Gas mileage is a consideration, often important when the price of gas doubles as a result of political considerations – such as the current attempt to make driving a non-electric car more expensive so as to make people think that buying an electric car will “save them money.”
Such as saving money, for instance. As by not spending it on any new car, electric or otherwise.
It is unlikely that the money you will lose by spending it will “save” you anything overall – in italics to emphasize the other considerations all too many people do not take into account when obsessing about gas mileage uber alles, exclusively.
So let’s do that now.
First, there is the money you’ll spend on the new car, itself. Even if you “only” spend $20,000 or so – very hard to do these days because there are only a few new cars that are priced at that level and all of them are small cars that are not generally suited to be family cars – you have still just spent $20,000.
Plus taxes and interest.
Plus the cost of full-coverage insurance on a new car, which you must pay unless you can afford to pay cash up front for the new car because you are required to buy full-coverage insurance on a financed car. The cost of this is a function of the cost of replacing the new car, if it is totaled (or damaged) in a wreck.
You will spend a great deal more – on everything except gas – if the new car is electric.
Ford has just bumped up the cost of its electric Mach E and F-150 truck by about $8,000 each – which buys enough gas (even at doubled cost) to run whatever non-electric car you currently own for years.
During which time, you will not be making any monthly payments.
It is true, of course, you will have to pay for gas. But that isn’t going to cost you more than what you spend on a new electric car – plus what you’ll spend on the charging apparatus and (inevitably) on a replacement battery – which will cost more than another $8,000 – but never mind.
Look! A squirrel!
You may have to pay for repairs. But unless they are catastrophic, paying for them will still cost you less than making payments every month for years on end. Not counting the opportunity cost of the money you won’t have on hand to take advantage of other . . . opportunities. Or, necessities – which you may have to finance because you haven’t got the money to pay for them.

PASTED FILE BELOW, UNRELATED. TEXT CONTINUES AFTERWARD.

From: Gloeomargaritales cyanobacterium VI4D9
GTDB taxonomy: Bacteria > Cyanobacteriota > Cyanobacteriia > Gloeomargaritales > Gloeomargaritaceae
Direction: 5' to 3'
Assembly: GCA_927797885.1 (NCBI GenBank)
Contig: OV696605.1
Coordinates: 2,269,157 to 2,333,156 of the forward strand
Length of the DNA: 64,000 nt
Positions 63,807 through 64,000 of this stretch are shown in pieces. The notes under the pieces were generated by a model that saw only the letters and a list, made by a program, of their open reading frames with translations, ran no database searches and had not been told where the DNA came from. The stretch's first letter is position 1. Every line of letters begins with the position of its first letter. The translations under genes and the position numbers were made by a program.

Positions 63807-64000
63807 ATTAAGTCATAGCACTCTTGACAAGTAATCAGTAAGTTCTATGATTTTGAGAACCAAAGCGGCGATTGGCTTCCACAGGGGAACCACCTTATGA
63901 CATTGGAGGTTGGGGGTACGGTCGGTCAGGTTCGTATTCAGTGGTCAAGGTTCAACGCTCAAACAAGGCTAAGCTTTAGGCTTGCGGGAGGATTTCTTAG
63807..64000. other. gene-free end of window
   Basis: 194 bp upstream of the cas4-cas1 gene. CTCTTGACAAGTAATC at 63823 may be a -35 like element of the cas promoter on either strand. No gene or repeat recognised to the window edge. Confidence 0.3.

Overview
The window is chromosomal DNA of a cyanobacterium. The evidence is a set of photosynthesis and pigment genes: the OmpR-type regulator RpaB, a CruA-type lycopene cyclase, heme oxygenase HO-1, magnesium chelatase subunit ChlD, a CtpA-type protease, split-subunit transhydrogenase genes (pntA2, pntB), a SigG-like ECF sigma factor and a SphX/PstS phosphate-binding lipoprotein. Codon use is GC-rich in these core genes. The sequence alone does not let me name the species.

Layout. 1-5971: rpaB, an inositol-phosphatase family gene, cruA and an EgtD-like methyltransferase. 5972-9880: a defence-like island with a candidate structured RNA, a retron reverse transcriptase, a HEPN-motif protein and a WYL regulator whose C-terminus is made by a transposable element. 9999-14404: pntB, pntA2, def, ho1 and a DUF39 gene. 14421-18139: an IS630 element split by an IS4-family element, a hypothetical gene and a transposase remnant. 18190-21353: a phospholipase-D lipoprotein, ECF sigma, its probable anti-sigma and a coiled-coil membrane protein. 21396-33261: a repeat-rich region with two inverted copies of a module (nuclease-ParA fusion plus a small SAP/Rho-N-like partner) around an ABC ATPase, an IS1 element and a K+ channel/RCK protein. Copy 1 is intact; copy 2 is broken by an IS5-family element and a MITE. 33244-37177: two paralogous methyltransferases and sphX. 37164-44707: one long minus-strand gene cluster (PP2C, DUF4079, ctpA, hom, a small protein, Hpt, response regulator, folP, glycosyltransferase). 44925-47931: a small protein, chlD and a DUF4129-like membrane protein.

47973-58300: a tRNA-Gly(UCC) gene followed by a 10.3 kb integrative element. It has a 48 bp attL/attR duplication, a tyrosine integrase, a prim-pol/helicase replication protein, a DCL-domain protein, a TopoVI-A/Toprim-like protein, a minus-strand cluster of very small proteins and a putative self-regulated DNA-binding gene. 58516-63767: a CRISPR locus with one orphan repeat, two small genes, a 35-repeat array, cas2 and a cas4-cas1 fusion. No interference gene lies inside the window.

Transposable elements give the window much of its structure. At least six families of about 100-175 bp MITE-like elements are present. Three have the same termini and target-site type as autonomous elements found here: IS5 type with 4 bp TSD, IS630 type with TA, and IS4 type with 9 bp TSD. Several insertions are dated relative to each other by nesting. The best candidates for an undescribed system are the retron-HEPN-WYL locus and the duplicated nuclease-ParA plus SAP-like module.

Let’s say the car you have needs a $2,000 repair. That sounds like a lot of money, when considered in isolation – and out of context. That $2,000 repair breaks down to about $160 per month over twelve months. What kind of new car could you buy that would “save you money” via lower monthly payments? When factored over two years, the cost of that $2k repair diminishes to about $80 per month.
It is a great deal less money, at any rate than the just-added $8,000 cost on top of the cost of a new electric Ford (the cost of new Teslas and other new electrics have bounded upward recently, too).
And during those months, the car you have will not have cost you nearly as much as any new car via depreciation.
This latter is arguably the biggest consideration when considering the total cost of any vehicle, new or used – gas or electric – because it is a huge consideration.
Because it is a huge cost – regularly not considered.
Whatever you buy that’s new will typically be worth about 20 percent less after as little as one year. If you bought a brand-new car for $20,000 that means it cost you about $4,000 in depreciation during the first year of driving it. Will driving it have “saved” you more on gas than what you just lost on depreciation? If it is a new electric car, the depreciation curve is even steeper – because of the depreciated capacity of its battery and the massive cost of replacing it.
Then add in what you didn’t save on taxes and full-coverage insurance.
Plus – if you are unlucky enough to live in a state (such as my state, Virginia) that mulcts every car owner every year via a “personal property tax” that is based on the value of the vehicle. You will pay multiple times more – to the tune, potentially, of hundreds of dollars annually – in personal property tax on a new car vs. an older car.
Especially one that has already reached the trough of the depreciation curve.
As a personal example, my 2002 pick-up truck. It is now so old its “book value” is very low – although its value to me as way to actually save money is very high. The truck was paid-for years ago – and so I make no monthly payments and can buy the lowest-cost, most basic insurance that only covers the cost of damages to other people’s vehicles, if I damage them with my truck. The cost of this coverage is extremely little – especially in relation to what I would be obliged to spend to “cover” any new vehicle, let alone a new $50,000 electric truck.
It has also cost me essentially nothing – in depreciation. Because I bought it when it was already depreciated, as a used truck, about twelve years ago. The person who bought it new paid the depreciation.
My truck rarely gets better than about 23 MPG but because it costs me so little to own, I can afford the cost of gas – even now that it has doubled due to political considerations. I keep it because of economic considerations. Because I know there is no way to “save money” by replacing it with something that costs more to buy – and to finance – that will also cost me in the form of depreciating value each year, for the next ten or more. By which time it won’t be worth much more than my truck already isn’t.
But it will have have cost me a fortune by the time I get there.
. . .
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